Blog Posts for Arts Education

Don’t Underestimate the Power of the Arts to Engage Parents and Caregivers

Posted by Janet Starke , Feb 21, 2018 0 comments

Since the beginning of our Early Literacy Learning through the Arts program, parental engagement has been a purposeful component. It is our belief that a healthy and active relationship between a Pre-K child’s parent and their teacher will lay the foundation for continued parental engagement throughout the course of the child’s academic career. Further, it is our belief that the arts offer a level playing field of sorts, a non-threatening environment for risk-taking and trust-building, that can play a unique role in cultivating a sense of comfort and rapport on the part of the parent. Previously negative experiences from personal schooling of the parent can be replaced by new, long-lasting, fully-engaging and empowering relationships with their child’s teacher for years to come.

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The Positive Power of Art

Posted by Margaret Weisbrod Morris, Feb 14, 2018 0 comments

Everyone should have access to making their life better and living a healthy life. This is where we can all make a difference: advocating to make the benefits of creative activity, arts education, and arts experiences more openly accessible to more people. You might be surprised to know that the arts and health have over 100 years of partnership. Visual art, music, dance, creative writing, dramatic play, and theater have been used for decades to enhance individual experience in hospitals, mental health treatment centers, senior care facilities, emergency rooms, occupational therapy clinics, in pediatric care, and more. Wherever people are in crisis—health or otherwise—creative activities are found. 

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Step into the Fear

Posted by Estee Dechtman, Feb 08, 2018 0 comments

Above the door of my theatre teacher’s classroom is the saying, “Step into the fear.” This saying has become a motivation of mine during this turbulent environment where support for arts education is more important than ever before. As a theatre student, history and human behavior jump off the page and come alive, forming an ensemble of different perspectives from a wide range of characters. These characters help me better understand the evolving world in which I live and inspire me to make a difference. Theatre has taught me to speak up, and this skill is not lost on me as an advocate. As I learn more and more about the world through plays, art, and music, I find myself with a greater efficacy and understanding of the value of arts advocacy.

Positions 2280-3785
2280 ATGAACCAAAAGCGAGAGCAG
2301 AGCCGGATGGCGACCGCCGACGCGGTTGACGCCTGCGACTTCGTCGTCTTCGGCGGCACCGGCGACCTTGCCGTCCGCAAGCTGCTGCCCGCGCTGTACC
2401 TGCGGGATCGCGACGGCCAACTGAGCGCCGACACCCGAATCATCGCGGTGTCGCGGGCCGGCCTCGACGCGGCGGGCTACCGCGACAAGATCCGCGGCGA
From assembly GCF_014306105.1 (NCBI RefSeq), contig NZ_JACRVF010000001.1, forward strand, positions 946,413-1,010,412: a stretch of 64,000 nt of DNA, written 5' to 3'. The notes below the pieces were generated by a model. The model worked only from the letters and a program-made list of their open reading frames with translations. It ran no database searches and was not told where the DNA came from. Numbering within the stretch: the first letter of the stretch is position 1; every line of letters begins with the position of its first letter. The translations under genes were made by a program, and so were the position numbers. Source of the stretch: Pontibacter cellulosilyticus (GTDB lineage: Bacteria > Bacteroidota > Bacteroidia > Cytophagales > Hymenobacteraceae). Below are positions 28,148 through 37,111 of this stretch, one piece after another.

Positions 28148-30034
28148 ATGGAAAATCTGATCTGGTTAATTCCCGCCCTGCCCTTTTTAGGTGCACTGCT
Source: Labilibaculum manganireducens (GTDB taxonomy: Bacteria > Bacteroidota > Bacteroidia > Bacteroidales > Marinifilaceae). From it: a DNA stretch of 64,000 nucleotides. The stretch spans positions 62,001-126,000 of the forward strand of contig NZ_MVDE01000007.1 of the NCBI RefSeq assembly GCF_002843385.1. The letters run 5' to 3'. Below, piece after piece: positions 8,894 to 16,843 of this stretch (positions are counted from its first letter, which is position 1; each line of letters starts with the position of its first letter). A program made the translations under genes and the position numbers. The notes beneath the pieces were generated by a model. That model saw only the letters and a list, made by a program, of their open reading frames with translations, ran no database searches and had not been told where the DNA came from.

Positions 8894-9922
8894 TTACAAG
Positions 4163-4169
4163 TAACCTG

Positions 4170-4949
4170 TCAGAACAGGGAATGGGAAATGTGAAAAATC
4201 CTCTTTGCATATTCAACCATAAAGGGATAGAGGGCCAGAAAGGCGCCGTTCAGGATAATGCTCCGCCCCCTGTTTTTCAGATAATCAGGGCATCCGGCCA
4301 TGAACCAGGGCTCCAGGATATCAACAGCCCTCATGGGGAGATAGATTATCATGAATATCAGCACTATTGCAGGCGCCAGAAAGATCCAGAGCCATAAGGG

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The Issue of Creating Across Generations

Posted by Myah Overstreet, Jason Wyman, Jan 31, 2018 0 comments

Myah Overstreet (20) and Jason Wyman (41) are an intergenerational producing team with The Alliance for Media Arts + Culture. They have worked together for over two years co-piloting The Alliance Youth Media Initiatives. Their latest endeavor with The Alliance is The Issue, a new arts + culture magazine designed to inspire a future where we all belong, which was published on January 11, 2018. The Issue is a model of intergenerational collaboration and mutual reciprocity, where diverse voices are artfully represented and joyfully celebrated. Overstreet and Wyman recently sat down to chat how and why they collaborate and create across age as a means to create a more inclusive future. 

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Volunteers = Impact

Posted by Ms. Jane Cheung, Dec 13, 2017 0 comments

For those who are on the ground working directly with communities, we know our work simply cannot be done without a number of partners, including donors; local, state, and federal government; other organizational partners; and of course, the children and families themselves. I’d like to shine a light on one of Pablove’s most important constituents—our volunteers—and discuss why they are so instrumental to the work that we do in the healing arts.

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Enacting Change in the Performing Arts World Begins with Changing the Conservatory Culture

Posted by Dr. Fred Bronstein, Dec 07, 2017 0 comments

Twenty-five years ago American orchestras began a conversation about what would happen to excellence in performance if orchestras broadened their missions to focus on education and community engagement. The fear, unfounded, was that excellence would be compromised. The opposite was true. Today, administrators of top performing arts organizations are begging for those of us who train artists to start training like it’s the 21st century and not the 19th. More than new skills—which is certainly part of it—this requires something more difficult: a change in the mindset of musicians. We must understand we’re all in the audience development business.

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